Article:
Training AI models at an Unprecedented Speed: MLPerf Training 3.1 Benchmark Results

The pace of innovation in the generative AI space is truly remarkable. In 2023, training AI models has become significantly faster, as revealed by the MLPerf Training 3.1 benchmark released today. MLPerf Training, a benchmark developed by MLCommons, tracks and measures the ability to rapidly train models, which is crucial for driving AI advancements.

The Power of MLPerf Training 3.1 Benchmark

Included in the MLPerf Training 3.1 benchmark are submissions from 19 vendors, showcasing over 200 performance results. Notable among these results are the benchmarks for large language model (LLM) training with GPT-3. The performance improvements are truly impressive, with MLCommons executive director David Kanter stating, “We’ve got over 200 performance results and the improvements in performance are fairly substantial, somewhere between 50% to almost up to 3x better.”

“It’s about 2.8x faster comparing the fastest LLM training benchmark in the first round [in June], to the fastest in this round,” Kanter said. “I don’t know if that’s going to keep up in the next round and the round after that, but that’s a pretty impressive improvement in performance and represents tremendous capabilities.”

The rapid progress in AI training, according to Kanter, is surpassing what Moore’s Law would predict. Moore’s Law typically foresees a doubling of compute performance every few years, but the AI industry is scaling hardware architecture and software at a faster pace.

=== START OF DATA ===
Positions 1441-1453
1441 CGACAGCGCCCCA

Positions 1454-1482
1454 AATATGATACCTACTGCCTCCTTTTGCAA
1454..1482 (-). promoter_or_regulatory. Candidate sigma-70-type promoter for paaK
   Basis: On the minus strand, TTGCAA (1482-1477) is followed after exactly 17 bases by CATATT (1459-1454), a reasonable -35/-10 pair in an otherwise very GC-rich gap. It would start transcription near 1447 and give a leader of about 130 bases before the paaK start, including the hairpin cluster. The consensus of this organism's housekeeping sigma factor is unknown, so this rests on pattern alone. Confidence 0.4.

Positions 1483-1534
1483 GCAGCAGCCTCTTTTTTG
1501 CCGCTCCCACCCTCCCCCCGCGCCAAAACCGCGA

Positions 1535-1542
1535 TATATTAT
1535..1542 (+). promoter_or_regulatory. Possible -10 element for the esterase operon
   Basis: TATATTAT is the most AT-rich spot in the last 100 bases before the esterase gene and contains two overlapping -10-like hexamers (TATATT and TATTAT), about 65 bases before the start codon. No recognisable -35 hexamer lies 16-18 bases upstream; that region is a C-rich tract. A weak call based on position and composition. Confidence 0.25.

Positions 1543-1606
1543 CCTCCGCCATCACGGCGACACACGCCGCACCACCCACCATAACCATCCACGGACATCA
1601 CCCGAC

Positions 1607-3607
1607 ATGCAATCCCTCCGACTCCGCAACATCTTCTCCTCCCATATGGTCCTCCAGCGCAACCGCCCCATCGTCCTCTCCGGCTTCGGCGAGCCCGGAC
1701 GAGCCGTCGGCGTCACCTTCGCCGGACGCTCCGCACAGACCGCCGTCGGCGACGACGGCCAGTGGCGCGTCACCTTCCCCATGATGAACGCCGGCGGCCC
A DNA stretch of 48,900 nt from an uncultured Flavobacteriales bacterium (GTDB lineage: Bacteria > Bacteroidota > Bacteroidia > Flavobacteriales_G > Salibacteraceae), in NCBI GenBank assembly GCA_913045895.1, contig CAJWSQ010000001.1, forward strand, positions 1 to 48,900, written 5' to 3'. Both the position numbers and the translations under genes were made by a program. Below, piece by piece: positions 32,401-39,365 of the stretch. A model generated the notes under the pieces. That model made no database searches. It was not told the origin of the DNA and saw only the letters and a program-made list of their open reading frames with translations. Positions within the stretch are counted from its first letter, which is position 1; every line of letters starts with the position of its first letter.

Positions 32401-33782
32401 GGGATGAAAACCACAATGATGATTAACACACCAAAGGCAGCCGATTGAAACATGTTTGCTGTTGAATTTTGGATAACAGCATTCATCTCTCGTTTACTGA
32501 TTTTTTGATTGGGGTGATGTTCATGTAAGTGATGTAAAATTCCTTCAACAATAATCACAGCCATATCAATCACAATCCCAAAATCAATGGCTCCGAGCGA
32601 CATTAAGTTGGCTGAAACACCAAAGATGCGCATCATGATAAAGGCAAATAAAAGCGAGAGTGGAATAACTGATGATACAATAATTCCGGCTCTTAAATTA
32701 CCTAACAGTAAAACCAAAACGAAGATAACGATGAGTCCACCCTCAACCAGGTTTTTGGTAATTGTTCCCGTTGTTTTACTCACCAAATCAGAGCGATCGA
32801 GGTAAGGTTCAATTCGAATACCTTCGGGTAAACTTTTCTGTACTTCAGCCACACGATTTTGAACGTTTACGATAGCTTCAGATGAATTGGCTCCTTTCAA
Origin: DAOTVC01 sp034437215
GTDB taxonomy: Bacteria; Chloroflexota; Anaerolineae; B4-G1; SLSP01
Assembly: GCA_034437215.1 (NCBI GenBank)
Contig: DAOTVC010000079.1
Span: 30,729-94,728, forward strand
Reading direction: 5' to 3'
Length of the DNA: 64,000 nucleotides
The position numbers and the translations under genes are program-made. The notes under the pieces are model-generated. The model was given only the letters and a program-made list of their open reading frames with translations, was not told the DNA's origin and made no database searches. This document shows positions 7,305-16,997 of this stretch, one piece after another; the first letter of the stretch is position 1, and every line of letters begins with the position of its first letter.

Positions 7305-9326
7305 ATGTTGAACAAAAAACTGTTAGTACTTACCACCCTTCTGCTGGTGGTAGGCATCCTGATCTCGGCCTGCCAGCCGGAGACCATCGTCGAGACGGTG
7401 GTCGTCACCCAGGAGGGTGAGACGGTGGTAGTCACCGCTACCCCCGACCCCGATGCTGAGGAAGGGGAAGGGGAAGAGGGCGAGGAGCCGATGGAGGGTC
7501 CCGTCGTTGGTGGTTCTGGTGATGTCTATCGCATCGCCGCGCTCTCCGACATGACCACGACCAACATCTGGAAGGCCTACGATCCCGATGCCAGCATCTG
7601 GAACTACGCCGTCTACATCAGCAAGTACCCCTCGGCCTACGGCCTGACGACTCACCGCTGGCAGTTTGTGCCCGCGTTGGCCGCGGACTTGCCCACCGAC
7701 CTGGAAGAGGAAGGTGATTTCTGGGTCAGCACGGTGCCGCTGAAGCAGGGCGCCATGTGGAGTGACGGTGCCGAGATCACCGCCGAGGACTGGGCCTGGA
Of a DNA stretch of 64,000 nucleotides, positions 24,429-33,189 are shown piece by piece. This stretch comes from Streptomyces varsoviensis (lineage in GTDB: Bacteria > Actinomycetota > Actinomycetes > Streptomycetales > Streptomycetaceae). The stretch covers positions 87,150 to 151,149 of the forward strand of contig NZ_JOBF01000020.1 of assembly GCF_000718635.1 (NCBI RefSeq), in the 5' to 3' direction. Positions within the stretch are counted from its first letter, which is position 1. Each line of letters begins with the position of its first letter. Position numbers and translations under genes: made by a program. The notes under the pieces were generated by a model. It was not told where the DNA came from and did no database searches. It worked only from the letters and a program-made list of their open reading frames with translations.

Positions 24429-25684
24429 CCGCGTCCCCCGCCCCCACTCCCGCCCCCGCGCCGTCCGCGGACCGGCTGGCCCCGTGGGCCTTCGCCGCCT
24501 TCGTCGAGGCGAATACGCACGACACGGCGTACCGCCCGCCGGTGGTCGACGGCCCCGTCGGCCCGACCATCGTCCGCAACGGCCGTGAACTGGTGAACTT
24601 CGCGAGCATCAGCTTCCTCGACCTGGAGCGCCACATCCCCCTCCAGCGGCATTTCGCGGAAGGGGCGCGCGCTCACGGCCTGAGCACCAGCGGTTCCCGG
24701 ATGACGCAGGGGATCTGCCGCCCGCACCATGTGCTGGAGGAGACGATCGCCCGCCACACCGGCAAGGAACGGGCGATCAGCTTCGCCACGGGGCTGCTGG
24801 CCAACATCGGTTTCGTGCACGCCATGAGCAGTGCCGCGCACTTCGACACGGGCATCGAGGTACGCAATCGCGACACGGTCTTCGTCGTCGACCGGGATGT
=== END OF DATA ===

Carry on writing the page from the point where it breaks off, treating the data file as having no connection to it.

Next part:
Scaling Hardware and Software Innovations

Intel, Nvidia, and Google are among the companies that have made significant strides in enabling faster LLM training results in the MLPerf Training 3.1 benchmarks.

  • Intel’s Habana Gaudi 2 accelerator achieved a remarkable 103% training speed performance boost through techniques such as 8-bit floating point (FP8) data types.
  • Google’s Cloud TPU v5e, which recently became generally available, also leveraged FP8 for optimal training performance. Google’s Cloud TPU multislice technology further enhanced scaling capabilities.
  • Nvidia, not to be outdone, used its supercomputer known as EOS to conduct MLPerf Training 3.1 benchmarks. The system features an impressive 10,752 GPUs connected via Nvidia Quantum-2 InfiniBand, offering over 40 exaflops of AI compute power.

“Some of the speeds and feed numbers here are kind of mind-blowing,” Salvator said. “In terms of AI compute, it’s over 40 exaflops of AI compute, right, which is just extraordinary.”

These technological advancements are propelling the AI industry forward, surpassing expectations and setting new standards for performance and capability.

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